Offbeat Israel: Seder v. Soccer
So the Children of Israel made matzo, we are told, because they were in a huge rush to leave Egypt. Well you will never guess where Israel’s largest matzo bakery, Matzot Aviv, has exported matzo to this year.
Egypt, a company source tells the Bintel Blog. The shipment has already arrived and Egypt’s Jewish community will be enjoying the matzot tomorrow night.
Matzot Aviv, which sends hundreds of thousands of matzot to the United States, also ships to one of the world’s smallest Jewish “community.” It’s one man who lives on Wallis, a small island in the Pacific Ocean.
Other destinations for Aviv’s matzot include Singapore and Korea.
But despite the geographically impressive list of demand Israeli matzot, it seems that the economic crisis is hitting matzo exports. The Israel Export Institute has reported that while matzo exports — more than half of which go to the U.S. — rose by 31% last year, making them worth $12 million, they are expected to drop by 5% to 10% this year.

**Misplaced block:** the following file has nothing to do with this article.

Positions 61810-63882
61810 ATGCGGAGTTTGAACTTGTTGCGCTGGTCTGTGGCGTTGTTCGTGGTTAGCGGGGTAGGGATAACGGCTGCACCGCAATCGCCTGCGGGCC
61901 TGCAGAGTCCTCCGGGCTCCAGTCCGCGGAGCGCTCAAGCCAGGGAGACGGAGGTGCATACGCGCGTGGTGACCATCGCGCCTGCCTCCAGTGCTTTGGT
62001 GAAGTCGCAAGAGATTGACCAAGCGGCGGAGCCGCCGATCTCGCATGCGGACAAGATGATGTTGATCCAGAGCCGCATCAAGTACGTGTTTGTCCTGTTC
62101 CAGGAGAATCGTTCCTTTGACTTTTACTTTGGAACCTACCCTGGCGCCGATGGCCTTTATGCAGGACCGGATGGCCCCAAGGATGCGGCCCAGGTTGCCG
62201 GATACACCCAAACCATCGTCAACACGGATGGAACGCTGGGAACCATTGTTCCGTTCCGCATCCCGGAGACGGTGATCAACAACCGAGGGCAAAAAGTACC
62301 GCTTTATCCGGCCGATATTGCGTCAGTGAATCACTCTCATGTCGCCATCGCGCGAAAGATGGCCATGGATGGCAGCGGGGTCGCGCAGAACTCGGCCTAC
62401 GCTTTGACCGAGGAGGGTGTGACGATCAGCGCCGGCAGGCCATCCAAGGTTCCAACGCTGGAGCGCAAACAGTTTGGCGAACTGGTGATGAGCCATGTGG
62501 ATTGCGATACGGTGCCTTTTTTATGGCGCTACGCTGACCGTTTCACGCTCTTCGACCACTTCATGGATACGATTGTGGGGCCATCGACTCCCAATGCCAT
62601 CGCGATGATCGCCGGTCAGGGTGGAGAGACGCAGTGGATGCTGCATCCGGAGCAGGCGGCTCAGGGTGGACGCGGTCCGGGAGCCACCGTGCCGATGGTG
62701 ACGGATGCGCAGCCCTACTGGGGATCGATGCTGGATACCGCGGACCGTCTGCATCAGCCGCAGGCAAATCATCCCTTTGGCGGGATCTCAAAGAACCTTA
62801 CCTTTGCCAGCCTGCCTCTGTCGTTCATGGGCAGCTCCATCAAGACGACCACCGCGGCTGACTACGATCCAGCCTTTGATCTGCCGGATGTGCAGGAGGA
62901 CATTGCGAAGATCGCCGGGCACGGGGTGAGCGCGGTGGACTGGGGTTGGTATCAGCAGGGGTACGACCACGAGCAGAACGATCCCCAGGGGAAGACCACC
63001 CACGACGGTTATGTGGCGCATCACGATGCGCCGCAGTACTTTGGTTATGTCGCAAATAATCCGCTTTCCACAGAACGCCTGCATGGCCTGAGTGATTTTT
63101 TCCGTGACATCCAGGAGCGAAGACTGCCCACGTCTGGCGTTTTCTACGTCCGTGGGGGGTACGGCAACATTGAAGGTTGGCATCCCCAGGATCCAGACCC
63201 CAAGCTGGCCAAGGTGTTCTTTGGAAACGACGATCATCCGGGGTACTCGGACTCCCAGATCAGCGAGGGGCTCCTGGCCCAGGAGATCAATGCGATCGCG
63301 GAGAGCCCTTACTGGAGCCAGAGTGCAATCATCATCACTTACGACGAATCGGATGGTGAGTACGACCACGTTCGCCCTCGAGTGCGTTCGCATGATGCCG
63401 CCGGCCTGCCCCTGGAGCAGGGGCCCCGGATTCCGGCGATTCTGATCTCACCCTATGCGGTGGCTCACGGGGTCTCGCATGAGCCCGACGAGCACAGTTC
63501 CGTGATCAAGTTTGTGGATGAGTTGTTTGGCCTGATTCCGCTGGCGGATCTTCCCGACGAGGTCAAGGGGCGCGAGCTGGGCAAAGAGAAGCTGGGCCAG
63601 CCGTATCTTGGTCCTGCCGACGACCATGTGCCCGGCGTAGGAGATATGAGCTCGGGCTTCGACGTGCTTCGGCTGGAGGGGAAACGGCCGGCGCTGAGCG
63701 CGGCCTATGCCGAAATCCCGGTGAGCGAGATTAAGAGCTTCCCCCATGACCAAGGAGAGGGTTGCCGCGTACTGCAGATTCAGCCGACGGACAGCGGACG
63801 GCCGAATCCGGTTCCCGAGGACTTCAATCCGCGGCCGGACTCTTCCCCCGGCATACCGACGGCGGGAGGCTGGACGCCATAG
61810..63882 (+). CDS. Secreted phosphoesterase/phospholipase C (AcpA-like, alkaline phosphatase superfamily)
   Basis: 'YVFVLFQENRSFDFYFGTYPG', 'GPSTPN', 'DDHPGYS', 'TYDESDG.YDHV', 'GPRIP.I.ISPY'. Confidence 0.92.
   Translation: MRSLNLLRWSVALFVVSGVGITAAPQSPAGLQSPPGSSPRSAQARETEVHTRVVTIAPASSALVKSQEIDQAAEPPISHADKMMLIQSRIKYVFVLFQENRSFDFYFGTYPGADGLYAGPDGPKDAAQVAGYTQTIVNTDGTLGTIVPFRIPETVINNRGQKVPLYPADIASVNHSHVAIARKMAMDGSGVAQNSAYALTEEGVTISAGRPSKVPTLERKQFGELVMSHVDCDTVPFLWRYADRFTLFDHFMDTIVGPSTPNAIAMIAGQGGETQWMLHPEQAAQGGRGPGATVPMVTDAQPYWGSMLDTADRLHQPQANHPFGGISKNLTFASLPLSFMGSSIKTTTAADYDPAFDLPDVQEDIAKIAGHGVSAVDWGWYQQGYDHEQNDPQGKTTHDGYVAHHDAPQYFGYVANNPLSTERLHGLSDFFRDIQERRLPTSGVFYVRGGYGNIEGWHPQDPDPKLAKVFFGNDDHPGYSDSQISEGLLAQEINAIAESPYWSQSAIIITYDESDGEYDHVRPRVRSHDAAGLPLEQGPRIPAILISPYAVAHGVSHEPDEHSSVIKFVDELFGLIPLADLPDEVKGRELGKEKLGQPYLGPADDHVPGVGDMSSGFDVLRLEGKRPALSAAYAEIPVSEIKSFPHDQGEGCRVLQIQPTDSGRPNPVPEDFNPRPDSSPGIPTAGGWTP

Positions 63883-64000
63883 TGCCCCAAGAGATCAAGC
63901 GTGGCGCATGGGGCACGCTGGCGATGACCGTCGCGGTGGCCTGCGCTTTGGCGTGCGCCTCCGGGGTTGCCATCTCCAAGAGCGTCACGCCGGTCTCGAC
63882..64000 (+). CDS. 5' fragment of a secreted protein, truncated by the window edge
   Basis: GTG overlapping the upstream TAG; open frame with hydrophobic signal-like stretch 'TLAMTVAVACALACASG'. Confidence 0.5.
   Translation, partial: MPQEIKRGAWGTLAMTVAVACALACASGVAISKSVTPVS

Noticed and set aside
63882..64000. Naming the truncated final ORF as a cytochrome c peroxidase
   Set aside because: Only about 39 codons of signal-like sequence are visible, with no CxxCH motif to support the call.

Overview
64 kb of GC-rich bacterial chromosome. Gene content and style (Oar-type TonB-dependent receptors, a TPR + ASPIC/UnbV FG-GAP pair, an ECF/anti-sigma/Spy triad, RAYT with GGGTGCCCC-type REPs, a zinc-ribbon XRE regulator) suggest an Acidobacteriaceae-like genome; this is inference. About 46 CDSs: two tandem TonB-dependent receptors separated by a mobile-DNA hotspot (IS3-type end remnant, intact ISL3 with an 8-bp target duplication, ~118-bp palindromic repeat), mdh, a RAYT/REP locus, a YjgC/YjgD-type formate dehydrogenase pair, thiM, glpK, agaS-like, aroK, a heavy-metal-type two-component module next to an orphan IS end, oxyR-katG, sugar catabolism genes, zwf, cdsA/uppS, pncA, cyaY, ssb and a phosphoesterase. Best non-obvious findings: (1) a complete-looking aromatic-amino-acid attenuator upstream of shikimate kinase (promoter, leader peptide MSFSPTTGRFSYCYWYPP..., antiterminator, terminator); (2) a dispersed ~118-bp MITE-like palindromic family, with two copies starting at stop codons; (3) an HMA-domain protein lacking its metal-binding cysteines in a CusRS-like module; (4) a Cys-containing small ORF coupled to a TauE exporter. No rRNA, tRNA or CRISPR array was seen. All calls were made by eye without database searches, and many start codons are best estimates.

Keen readers of rabbinic texts may be surprised by this, as matzo is always referred to as “the bread of poverty” — the food you buy when you can’t afford the good stuff. So you might think that matzo should be selling like (if you pardon the chametz-ridden expression) hot cakes.
Well, we suspect the “bread of poverty” moniker was invented before the rabbinic supervision fee was invented.
Many Israelis will be asking a Fifth Question at their Seders this year: “What is the score?”
Israeli soccer fans have rarely been more excited about a match than about Wednesday’s Champions League clash between British clubs Liverpool and Chelsea. You see, Liverpool boasts Israeli player Yossi Benayoun, a national hero in these parts.
The media has been quoting different soccer fans explaining how they will balance their desire to hold a Seder and their determination to follow the game.
One man interviewed by Haaretz said that will go as far as to steam through the Haggadah in order to start the meal by the start of the game at 9.45 p.m. and then sing the concluding songs during half time.